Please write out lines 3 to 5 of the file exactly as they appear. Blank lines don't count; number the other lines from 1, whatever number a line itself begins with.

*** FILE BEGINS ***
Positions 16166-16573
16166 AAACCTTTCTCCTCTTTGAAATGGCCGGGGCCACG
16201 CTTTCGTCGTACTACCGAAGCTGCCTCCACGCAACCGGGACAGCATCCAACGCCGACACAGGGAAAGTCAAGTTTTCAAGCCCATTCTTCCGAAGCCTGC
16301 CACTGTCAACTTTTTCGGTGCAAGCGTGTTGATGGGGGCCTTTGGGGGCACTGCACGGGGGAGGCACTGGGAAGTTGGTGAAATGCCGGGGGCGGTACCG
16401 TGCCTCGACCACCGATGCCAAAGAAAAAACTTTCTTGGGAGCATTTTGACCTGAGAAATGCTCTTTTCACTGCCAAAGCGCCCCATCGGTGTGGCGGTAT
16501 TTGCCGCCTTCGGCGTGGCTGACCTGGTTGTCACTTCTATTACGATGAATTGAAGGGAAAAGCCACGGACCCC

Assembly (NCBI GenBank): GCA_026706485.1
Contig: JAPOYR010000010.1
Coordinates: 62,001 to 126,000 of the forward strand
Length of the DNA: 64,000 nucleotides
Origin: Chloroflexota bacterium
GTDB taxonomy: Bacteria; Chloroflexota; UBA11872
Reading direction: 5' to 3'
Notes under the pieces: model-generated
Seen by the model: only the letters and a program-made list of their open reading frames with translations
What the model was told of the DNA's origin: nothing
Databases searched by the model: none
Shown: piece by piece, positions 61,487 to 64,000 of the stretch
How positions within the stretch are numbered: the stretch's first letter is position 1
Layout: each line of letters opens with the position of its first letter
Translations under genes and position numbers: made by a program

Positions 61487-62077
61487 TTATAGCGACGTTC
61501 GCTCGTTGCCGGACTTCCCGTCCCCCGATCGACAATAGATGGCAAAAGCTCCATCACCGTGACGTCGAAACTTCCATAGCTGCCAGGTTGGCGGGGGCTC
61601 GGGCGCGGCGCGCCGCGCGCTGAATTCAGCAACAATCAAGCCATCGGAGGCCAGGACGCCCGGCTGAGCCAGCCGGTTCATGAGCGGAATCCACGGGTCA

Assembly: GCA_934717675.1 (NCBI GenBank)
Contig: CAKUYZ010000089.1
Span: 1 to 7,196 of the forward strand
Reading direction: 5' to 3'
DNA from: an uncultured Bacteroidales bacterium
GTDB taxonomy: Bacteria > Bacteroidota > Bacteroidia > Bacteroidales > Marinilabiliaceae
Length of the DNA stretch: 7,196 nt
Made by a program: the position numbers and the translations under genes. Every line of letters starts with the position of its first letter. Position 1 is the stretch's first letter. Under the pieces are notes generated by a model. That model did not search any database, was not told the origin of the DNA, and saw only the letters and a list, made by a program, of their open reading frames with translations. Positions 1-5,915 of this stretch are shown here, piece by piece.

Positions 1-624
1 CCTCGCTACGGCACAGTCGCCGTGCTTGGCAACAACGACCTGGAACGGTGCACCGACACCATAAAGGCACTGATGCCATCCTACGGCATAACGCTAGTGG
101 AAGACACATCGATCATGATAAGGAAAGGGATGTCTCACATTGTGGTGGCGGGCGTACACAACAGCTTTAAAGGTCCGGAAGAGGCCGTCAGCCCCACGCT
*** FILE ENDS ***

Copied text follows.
16201 CTTTCGTCGTACTACCGAAGCTGCCTCCACGCAACCGGGACAGCATCCAACGCCGACACAGGGAAAGTCAAGTTTTCAAGCCCATTCTTCCGAAGCCTGC
16301 CACTGTCAACTTTTTCGGTGCAAGCGTGTTGATGGGGGCCTTTGGGGGCACTGCACGGGGGAGGCACTGGGAAGTTGGTGAAATGCCGGGGGCGGTACCG
16401 TGCCTCGACCACCGATGCCAAAGAAAAAACTTTCTTGGGAGCATTTTGACCTGAGAAATGCTCTTTTCACTGCCAAAGCGCCCCATCGGTGTGGCGGTAT